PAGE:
Very embarrassing for the City as just months ago, they felt the repercussions of ignoring the Feds. on another warning to clean up a sewage into the river issue and ended up with an ultimatum to correct the problem in two years or face financial& legal repercussions.

Quote:
I think you misunderstood.

True to some degree. I never thought about the size of the body(s) of water you were referring to and certainly had no geographic knowledge of the details of how it your system worked.
However, like my entire post, I wasn't arguing a point, merely discussing something of interest. I was merely stating that I found your situation interesting because of the limitations I explained here. Again, size is the key as to why it is different and why we think in the somewhat same but somewhat opposite ways.

Quote:
(Geothermal) Works incredibly well and energy efficient, yes.

Agreed. I would have loved to have put in a closed loop, geothermal system. I just couldn't afford to bring in somebody from out of province who was willing to do it the way I wanted it. Now, that would not be a problem as there are many more people offering the service than just the well drilling companies.


Edited by Murph (08/27/12 01:40 PM)
Edit Reason: used wrong markups
_________________________
With great power comes Awesome irresponsibility.

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#382201 - 08/27/12 01:41 PM Re: Any threads on tankless water heaters? [Re: Murph]
chesseroo Offline
connoisseur

Registered: 05/13/02
Posts: 4800
Loc: western canada
So again, i know they have their problems but why is there not more effort in developing desalination plants in places like PEI?
Even with passive osmosis screens (low energy but higher maintenance compared to boiler systems) obtaining freshwater from the ocean seems a more useful thing to do than drain freshwater from areas that don't have freshwater reservoirs or deep aquifers.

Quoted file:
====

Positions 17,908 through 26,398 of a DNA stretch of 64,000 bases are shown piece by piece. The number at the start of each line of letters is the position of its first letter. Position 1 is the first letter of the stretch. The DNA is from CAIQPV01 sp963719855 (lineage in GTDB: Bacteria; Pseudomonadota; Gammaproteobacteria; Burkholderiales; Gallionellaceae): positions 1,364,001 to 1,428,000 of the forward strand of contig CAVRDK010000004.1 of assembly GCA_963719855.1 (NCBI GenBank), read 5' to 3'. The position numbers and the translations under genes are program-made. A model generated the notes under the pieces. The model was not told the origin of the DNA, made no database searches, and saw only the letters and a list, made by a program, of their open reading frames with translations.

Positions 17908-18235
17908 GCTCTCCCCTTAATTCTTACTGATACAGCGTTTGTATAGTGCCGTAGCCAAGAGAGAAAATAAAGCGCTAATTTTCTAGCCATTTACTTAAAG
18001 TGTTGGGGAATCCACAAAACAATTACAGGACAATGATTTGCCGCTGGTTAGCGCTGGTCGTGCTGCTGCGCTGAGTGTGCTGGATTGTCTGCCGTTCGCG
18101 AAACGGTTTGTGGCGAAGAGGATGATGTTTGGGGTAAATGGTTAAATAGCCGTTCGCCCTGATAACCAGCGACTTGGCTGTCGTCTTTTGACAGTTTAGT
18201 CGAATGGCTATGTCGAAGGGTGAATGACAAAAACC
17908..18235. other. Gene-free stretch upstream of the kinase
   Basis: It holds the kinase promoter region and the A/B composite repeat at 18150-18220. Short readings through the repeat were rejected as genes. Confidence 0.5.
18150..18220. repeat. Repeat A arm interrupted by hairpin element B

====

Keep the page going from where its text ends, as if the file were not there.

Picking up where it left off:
Maybe some water engineer knows more about that.
Anyone?

On the topic of sewage, the city of Winnipeg was charged under the Fisheries Act a few years ago for an accident but nonetheless a spill from a broken valve.



Edited by chesseroo (08/27/12 01:43 PM)
_________________________
"Those who preach the myths of audio are ignorant of truth."

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#382202 - 08/27/12 02:21 PM Re: Any threads on tankless water heaters? [Re: chesseroo]
Murph Offline
axiomite

Registered: 10/05/06
Posts: 6768
Loc: PEI, Canada
Originally Posted By: chesseroo
So again, i know they have their problems but why is there not more effort in developing desalination plants in places like PEI?
Even with passive osmosis screens (low energy but higher maintenance compared to boiler systems) obtaining freshwater from the ocean seems a more useful thing to do than drain freshwater from areas that don't have freshwater reservoirs or deep aquifers.

Maybe some water engineer knows more about that.
Anyone?